Dairy Cattle Handling Involves Worker & Cattle Learning

By Dr. Don Hoglund

Dairy cattle handling Extension programs are all about training workers to handle cattle calmly. We all realize that calm people generally have calm cattle. During the training process, educators teach workers to observe cattle well-being and document everything they can regarding animal production. However, many Extension programs often overlook the animal learning component of safe and efficient dairy farming education. Animal learning is arguably the cornerstone of human-animal interactions because animals learn from and can respond to every interaction within their environment. Intended outcomes from predictable animal responses are a primary objective of on-farm handling education programs.

Why is cattle handling training so important? The injury rate for animal production workers is historically higher than the injury rate across all types of work in the U.S. In fact, the 2011 injury rate for animal production workers was 6.7 injuries per 100 workers; whereas, the rate across all types of work was 3.8 injuries per 100 workers (Department of Labor, 2012). Because livestock handling is commonly identified as one of the key causes of farm worker injuries, dairy producers are pursuing opportunities to provide worker safety education that includes cattle handling training. While the goal of these trainings may be to foster human learning on the farm, handling involves human-animal interactions and these interactions are also dependent on animal learning. How do dairy animals respond to different handling techniques? We conducted a research study to help us answer this question.

We recently published our research in the Journal of Extension (https://joe.org/joe/2019august/rb8.php), but we will share some of the highlights in this article. Our study was conducted on a dairy in Pennsylvania, over the course of two days. Our research team included scientists from coast-to-coast with Dr. Amber Adams Progar from Washington State University and Dr. Michaela Kristula from the University of Pennsylvania. Our goals were to measure dairy heifer behavioral responses towards handlers that received different handler trainings and then document whether the time of day or repeated handling affected heifer responses to handlers.

In short, six handlers received dairy cattle handling training through either a lecture, a hands-on workshop, or a video series. Two handlers were taught handling skills by an experienced instructor (Dr. Don Höglund from Dairy Stockmanship® ) during a 1.5-h face-to-face classroom lecture (Group 1). Dr. Höglund also taught another group of two handlers during a face-to-face classroom lecture that was then followed by a 1-h hands-on workshop (Group 2). A third group of handlers (Group 3) watched a series of commercially available videos ("Introduction to Dairy Stockmanship" by Dr. Paul Rapnicki and Dr. Don Höglund, "Moving Cows to the Milking Parlor" by Dr. Paul Rapnicki and Dr. Don Höglund, and "Handling Dairy Calves and Heifers" by Dr. Ben Bartlett). After participating in the handling training, each handler was assigned to a pen of six weaned Holstein heifers and asked to complete a series of 15- minute handling tests with the heifers. Each handling test included a series of herding heifers to opposite ends of the pen. After the first 15-minute handling test on the morning of Day 1, handlers from Group 1 and Group 3 also received the hands-on workshop training with Dr. Höglund. We recorded all the handling tests with video cameras and then observed the videos to document heifer behavior during handling. See figures 1, 2, & 3.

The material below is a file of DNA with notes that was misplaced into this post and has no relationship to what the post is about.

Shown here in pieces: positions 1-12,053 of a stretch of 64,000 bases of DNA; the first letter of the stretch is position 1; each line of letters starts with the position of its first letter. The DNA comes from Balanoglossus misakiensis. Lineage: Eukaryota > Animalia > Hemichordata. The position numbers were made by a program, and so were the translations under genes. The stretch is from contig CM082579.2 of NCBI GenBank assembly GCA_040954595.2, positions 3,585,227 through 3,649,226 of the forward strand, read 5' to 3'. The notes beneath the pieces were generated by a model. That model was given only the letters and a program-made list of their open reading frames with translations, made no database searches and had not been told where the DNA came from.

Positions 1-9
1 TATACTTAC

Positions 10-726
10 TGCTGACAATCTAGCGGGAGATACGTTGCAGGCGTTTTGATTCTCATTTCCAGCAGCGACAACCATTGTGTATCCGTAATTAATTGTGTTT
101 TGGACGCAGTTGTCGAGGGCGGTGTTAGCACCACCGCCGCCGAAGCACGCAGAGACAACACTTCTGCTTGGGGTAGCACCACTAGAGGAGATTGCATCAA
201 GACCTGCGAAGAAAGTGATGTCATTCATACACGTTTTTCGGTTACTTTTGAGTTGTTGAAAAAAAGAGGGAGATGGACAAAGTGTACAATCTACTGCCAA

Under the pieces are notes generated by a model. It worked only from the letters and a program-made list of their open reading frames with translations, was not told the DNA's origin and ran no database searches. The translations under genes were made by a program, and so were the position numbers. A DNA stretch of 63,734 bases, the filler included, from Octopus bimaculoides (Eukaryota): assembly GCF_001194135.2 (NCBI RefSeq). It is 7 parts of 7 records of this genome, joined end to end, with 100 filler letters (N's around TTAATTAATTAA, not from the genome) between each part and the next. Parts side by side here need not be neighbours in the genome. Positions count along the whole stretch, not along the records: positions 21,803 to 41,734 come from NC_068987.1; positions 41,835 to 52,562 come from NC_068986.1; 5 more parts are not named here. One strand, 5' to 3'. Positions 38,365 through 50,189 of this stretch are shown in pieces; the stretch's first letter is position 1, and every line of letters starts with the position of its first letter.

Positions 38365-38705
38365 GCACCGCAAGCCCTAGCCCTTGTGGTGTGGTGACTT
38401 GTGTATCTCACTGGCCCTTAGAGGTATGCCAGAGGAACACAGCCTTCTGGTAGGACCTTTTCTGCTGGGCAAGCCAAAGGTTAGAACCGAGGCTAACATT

We expected the day and time of training to be most influential on heifer behavior during handling, but heifer handling ease was expected to improve when handlers participated in a hands-on workshop. The results presented in this article are intended to help Extension educators facilitate dairy cattle handling programs that incorporate animal training, in addition to worker training.

Heifers in this study were trained over two days, for only about 15 minutes each day, in which they faced the handler less and walked more during handling on the second day than the first day of training. Heifers faced the handler less, walked more during herding, and slipped less during afternoon tests than morning tests. Based on the results, we recommend offering hands-on dairy cattle handling Extension programs over at least two days and during the afternoon hours. The handlers that received the hands-on workshop training at the beginning of the study had fewer heifers face them and, in turn, more heifers tended to walk during handling and fewer heifers tended to slip. We did not notice any differences in heifer behavior between pens with handlers that received the lecture only or video-based only trainings.

We concluded that repeated, hands-on training of farm staff had a greater influence on cattle training than the type of training the handler received; however, handler training that incorporated a hands-on workshop was most effective. Training dairy cattle to face away from handlers increased heifer walking behavior and decreased slipping behavior during handling. In conclusion, dairy cattle handling Extension programs should focus on training not only the handler but the animals as well. Proprietary workshops that Dr. Don Höglund provides are considered transformative “next generation” safe and efficient lowenergy human and animal learning platforms. Authors of this summary are Amber Adams Progar Ph.D. Washington State University and Don Höglund DVM, dhoglund@dairystockmanship.com.